• Set up filters for email, touch each email only once (Ch.10)
  • Use procmail for server-side filtering (Ch.10)
  • Set up “pickled email” folder to put old email at rest (Ch.10)
  • Do not use email as todo list, as it is ephemeral (Ch.10)
  • Use bash alias, set up host in ssh/config, use Makefile to automate tasks (Ch.13)

The Cycle system proposed by the book is the following:

  • Use a combined to-do list and schedule
  • get an organizer, either a PDA, or a PAA
    • it has to be portable, reliable, with calendar, daily to-do list and daily schedule, and some blank pages for long term tasks/goals
  • Write to-do list and schedule daily, block time for appointments of the day
    • unfinished to-do items are copied from yesterday, and adding new from a request tracking system
    • then prioritize or reschedule some item
    • to-do items should be manageable small chunks and with a time estimate; priority are assigned for short time and high impact tasks
  • Long term appointments mark in calendar of the month or year, until a day is set for it

The key to make this works:

  • there should be a single calendar for personal and work lifes (or merged calendar views)
    • reason: reduce cognitive load, and easier to confirm time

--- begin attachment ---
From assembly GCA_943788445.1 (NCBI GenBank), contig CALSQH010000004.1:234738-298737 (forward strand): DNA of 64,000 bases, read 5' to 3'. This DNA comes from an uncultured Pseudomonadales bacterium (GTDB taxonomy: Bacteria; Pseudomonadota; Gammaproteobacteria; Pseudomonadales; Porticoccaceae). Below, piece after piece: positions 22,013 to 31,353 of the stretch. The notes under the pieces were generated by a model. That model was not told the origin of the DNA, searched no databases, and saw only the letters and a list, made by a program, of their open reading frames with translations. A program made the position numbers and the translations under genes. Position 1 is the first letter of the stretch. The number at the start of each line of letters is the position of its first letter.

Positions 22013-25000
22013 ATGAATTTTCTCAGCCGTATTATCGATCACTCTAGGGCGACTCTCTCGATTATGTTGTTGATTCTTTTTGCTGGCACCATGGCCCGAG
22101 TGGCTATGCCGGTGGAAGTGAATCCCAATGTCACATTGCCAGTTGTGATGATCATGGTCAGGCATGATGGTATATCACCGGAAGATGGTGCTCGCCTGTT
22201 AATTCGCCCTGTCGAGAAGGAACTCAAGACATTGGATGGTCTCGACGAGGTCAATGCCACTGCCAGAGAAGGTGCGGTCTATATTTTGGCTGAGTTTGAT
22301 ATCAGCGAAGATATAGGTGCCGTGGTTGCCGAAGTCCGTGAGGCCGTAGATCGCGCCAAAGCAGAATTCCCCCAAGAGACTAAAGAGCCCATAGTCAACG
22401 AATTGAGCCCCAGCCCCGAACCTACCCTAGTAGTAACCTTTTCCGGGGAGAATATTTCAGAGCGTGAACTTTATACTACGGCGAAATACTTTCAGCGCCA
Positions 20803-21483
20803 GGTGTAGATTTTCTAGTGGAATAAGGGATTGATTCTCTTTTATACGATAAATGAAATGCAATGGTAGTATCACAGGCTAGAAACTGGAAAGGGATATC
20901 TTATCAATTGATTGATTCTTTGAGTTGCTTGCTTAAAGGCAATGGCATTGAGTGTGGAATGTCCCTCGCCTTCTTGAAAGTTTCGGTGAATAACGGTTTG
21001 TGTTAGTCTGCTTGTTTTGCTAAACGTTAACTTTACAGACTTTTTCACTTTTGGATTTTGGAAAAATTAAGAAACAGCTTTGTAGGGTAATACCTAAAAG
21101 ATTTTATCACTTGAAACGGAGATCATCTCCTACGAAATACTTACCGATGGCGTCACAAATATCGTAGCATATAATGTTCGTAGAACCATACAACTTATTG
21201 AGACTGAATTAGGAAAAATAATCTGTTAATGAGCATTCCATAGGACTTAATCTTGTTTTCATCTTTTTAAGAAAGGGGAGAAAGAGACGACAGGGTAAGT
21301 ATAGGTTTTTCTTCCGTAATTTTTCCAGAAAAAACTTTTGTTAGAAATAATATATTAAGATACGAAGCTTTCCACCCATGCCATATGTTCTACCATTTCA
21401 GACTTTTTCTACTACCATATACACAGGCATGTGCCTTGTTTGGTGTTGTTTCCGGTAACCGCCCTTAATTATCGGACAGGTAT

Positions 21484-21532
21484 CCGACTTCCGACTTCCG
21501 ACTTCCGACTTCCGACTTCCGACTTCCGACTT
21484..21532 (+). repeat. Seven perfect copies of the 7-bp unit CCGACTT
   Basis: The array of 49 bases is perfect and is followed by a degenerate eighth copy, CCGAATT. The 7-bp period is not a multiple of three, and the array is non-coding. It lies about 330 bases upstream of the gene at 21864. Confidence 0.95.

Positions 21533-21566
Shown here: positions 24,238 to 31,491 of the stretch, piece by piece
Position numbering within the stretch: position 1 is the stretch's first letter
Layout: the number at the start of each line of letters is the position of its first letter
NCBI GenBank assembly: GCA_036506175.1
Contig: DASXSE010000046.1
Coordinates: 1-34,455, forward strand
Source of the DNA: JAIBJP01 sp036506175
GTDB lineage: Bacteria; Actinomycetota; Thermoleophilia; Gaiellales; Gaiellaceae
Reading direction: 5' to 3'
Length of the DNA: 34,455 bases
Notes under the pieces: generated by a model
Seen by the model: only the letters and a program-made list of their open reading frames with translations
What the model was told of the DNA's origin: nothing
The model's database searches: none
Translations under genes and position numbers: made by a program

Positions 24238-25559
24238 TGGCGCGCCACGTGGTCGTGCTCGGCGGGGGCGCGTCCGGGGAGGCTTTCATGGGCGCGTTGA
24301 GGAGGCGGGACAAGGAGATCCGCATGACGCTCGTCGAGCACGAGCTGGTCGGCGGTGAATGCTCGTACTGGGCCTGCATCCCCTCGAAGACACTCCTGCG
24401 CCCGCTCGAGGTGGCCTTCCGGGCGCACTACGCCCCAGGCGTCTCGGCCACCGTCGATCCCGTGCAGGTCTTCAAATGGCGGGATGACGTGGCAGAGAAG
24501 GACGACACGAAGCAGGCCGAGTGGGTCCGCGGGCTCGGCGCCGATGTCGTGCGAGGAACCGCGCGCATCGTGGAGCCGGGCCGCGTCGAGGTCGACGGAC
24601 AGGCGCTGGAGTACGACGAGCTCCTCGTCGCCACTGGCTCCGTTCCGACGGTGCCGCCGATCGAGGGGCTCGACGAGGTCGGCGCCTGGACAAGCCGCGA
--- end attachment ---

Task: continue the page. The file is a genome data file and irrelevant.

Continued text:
• need a request tracker, not to be confused with the to-do list
    • example: RT from Best Practical (or Trello?)
    • “delegate, record, do”: When issue comes, we try to delegate someone to do it, record in tracker if not urgent, or do it immediately if urgent
    • tracker should write down the exact deadline up to the minute (EOD, or 9am)
    • multitask are for “hurry up and wait”, e.g. download a large file, but when you wait, remember to put it down on to-do list so not forget to come back
  • tasks are prioritized by return of investments (ROI): do those that give biggest impact with least time involved first

Some other ideas that not fit into anything above:

  • high self-esteem allows you to take risks and give yourself the opportunity to win
  • manage your boss: make sure your boss knows your goals and work together with them
  • don’t solve a political issue with technology
  • sometimes your boss is measured in a way that unintentionally promotes bad behavior. They should either learn how to make better metrics or not manage using metrics
  • a person with martyr complex assumes that because she is paying such a great price to keep the company running, everyone owes her something. This is toxic
  • long vacation helps check if documentation is good and complete
  • smokers are relaxed at work, because they take breaks every couple hours
  • there are status meetings (report status) and work meetings (get things done), make it clear what people should expect to prepare for the right mindset, also helps facilitators to cut off inappropriate discussions
  • set meeting at strange time like 1:54pm so people will be curious to arrive on time to check out why

Bibliographic data

   title = "Time Management for System Administrators",
   author = "Thomas A. Limoncelli",
   year = "2006",
   publisher = "O'Reilly",
   address = "Sebastopol, CA",
   isbn = "978-0-596-00783-6",